Africa: Is Aid an Answer?
AbstractWe address the poverty trap rationale for aid to Africa. We calibrate models that embody typical explanations for stagnation: coordination failures, ineffective mix of occupational choices and imperfect capital markets, and insufficient human capital accumulation coupled with high fertility. Calibration is ideally suited for this evaluation given the paucity of high-quality data, the high degree of model nonlinearity, and the need for conducting counterfactual policy experiments. We find that calibrations that yield multiple equilibria -- one being prosperity and the other stagnation -- are not particularly robust in capturing the African situation. This tempers optimism about foreign aid typically prescribed based on models of multiplicity. Moreover, conditional on multiplicity, the calibrated models indicate that the cost of policy interventions needed to trigger development in stagnant economies is small. The lack of reforms in Africa, despite the low estimated costs, suggests political hurdles to reform. It is not clear that foreign aid would be able to circumvent these. Taken together, we conclude that the case for foreign aid to Africa is weak.
Download InfoIf you experience problems downloading a file, check if you have the proper application to view it first. In case of further problems read the IDEAS help page. Note that these files are not on the IDEAS site. Please be patient as the files may be large.
As the access to this document is restricted, you may want to look for a different version under "Related research" (further below) or search for a different version of it.
Bibliographic InfoArticle provided by De Gruyter in its journal The B.E. Journal of Macroeconomics.
Volume (Year): 8 (2008)
Issue (Month): 1 (December)
Contact details of provider:
Web page: http://www.degruyter.com
You can help add them by filling out this form.
CitEc Project, subscribe to its RSS feed for this item.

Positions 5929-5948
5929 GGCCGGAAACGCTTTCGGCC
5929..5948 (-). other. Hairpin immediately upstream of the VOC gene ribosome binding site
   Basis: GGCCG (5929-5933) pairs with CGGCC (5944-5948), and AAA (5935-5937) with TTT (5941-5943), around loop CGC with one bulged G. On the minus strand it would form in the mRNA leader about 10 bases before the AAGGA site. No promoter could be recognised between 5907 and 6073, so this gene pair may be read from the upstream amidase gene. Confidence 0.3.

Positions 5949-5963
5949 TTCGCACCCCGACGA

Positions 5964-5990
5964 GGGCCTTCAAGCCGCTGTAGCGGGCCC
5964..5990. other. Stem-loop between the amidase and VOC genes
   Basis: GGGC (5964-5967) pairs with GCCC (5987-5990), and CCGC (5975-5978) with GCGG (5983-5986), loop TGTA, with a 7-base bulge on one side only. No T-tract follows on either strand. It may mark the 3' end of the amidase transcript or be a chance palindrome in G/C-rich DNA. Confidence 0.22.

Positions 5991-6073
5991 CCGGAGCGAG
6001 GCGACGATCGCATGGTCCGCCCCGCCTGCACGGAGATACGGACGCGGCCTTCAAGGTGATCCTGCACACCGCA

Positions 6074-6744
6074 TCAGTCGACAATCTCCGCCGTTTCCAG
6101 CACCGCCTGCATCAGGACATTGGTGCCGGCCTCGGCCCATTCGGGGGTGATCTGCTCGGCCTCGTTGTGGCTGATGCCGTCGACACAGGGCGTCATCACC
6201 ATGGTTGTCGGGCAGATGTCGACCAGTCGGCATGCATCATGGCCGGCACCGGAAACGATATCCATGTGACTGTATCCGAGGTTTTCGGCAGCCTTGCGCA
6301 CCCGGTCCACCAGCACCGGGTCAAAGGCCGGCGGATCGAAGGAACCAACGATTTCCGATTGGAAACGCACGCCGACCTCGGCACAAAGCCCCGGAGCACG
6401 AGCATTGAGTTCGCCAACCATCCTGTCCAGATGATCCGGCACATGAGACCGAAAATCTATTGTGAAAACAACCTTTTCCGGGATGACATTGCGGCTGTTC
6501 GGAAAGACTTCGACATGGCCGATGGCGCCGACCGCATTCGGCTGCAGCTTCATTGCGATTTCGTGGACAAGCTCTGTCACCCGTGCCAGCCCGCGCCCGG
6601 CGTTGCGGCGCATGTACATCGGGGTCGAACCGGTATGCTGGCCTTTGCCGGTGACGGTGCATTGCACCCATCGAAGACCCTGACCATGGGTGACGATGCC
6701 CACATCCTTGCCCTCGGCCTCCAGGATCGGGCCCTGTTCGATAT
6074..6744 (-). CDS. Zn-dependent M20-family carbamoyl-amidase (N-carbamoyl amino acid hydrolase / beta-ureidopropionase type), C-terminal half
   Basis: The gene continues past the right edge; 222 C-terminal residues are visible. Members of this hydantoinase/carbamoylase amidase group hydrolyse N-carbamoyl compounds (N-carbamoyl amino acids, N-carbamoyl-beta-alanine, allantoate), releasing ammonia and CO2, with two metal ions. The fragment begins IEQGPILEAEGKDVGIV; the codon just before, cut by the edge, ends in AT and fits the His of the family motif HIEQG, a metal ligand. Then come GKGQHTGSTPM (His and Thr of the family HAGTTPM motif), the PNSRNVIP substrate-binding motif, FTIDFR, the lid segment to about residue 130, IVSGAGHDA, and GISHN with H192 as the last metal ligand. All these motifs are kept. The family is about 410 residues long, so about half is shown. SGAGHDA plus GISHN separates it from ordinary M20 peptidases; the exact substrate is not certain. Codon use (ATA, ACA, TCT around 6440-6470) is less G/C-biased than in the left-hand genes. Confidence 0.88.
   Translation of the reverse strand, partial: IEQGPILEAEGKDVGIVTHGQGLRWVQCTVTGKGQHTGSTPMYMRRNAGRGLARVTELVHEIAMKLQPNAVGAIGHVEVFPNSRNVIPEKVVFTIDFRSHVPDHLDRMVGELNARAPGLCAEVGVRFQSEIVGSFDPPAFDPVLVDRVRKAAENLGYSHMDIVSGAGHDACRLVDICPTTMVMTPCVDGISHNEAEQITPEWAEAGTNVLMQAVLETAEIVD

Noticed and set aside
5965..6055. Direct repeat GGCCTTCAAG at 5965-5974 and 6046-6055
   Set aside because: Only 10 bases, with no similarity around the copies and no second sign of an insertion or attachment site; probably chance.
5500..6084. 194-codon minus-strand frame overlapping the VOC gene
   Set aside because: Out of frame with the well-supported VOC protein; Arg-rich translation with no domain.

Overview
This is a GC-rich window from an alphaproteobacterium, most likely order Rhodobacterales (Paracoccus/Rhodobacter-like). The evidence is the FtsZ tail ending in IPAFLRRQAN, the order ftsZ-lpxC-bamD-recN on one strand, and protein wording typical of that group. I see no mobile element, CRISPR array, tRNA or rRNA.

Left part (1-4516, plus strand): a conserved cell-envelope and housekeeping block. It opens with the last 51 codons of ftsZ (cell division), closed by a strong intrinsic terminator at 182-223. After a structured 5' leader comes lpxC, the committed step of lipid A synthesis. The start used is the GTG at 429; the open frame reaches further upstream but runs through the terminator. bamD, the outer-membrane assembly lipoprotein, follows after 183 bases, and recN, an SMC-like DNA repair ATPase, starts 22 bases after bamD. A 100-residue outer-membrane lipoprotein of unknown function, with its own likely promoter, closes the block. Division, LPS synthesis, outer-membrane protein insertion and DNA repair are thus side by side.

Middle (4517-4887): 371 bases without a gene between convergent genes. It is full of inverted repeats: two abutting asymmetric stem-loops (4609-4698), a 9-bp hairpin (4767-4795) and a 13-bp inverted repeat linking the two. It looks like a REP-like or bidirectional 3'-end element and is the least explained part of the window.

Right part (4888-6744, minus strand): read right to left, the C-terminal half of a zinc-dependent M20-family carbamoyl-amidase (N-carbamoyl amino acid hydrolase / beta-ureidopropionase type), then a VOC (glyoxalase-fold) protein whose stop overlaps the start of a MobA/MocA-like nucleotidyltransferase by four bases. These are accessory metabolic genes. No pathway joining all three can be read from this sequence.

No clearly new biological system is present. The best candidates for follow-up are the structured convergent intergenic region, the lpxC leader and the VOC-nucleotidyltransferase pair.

- Keith Blackburn & Gonzalo F. Forgues-Puccio, 2011.
"Foreign Aid - a Fillip for Development or a Fuel for Corruption?,"
CDMA Working Paper Series
201107, Centre for Dynamic Macroeconomic Analysis.
- Keith Blackburn & Gonzalo F. Forgues-Puccio, 2011. "Foreign aid - a fillip for development or a fuel for corruption?," Centre for Growth and Business Cycle Research Discussion Paper Series 158, Economics, The Univeristy of Manchester.
- Keith Blackburn & Gonzalo F. Forgues-Puccio, 2011. "Foreign Aid – A Fillip for Development or a Fuel for Corruption?," Development Research Working Paper Series 09/2011, Institute for Advanced Development Studies.
- Chris Papageorgiou & Fidel Pérez Sebastián & Shankha Chakraborty, 2010.
"Diseases, infection dynamics and development,"
Working Papers. Serie AD
2010-28, Instituto Valenciano de Investigaciones Económicas, S.A. (Ivie).
- Elisabeth Caucutt & Krishna B. Kumar, 2007. "Education For All: A Welfare-Improving Course for Africa?," Review of Economic Dynamics, Elsevier for the Society for Economic Dynamics, vol. 10(2), pages 294-326, April.
For technical questions regarding this item, or to correct its authors, title, abstract, bibliographic or download information, contact: (Peter Golla).
If you have authored this item and are not yet registered with RePEc, we encourage you to do it here. This allows to link your profile to this item. It also allows you to accept potential citations to this item that we are uncertain about.
If references are entirely missing, you can add them using this form.
If the full references list an item that is present in RePEc, but the system did not link to it, you can help with this form.
If you know of missing items citing this one, you can help us creating those links by adding the relevant references in the same way as above, for each refering item. If you are a registered author of this item, you may also want to check the "citations" tab in your profile, as there may be some citations waiting for confirmation.
Please note that corrections may take a couple of weeks to filter through the various RePEc services.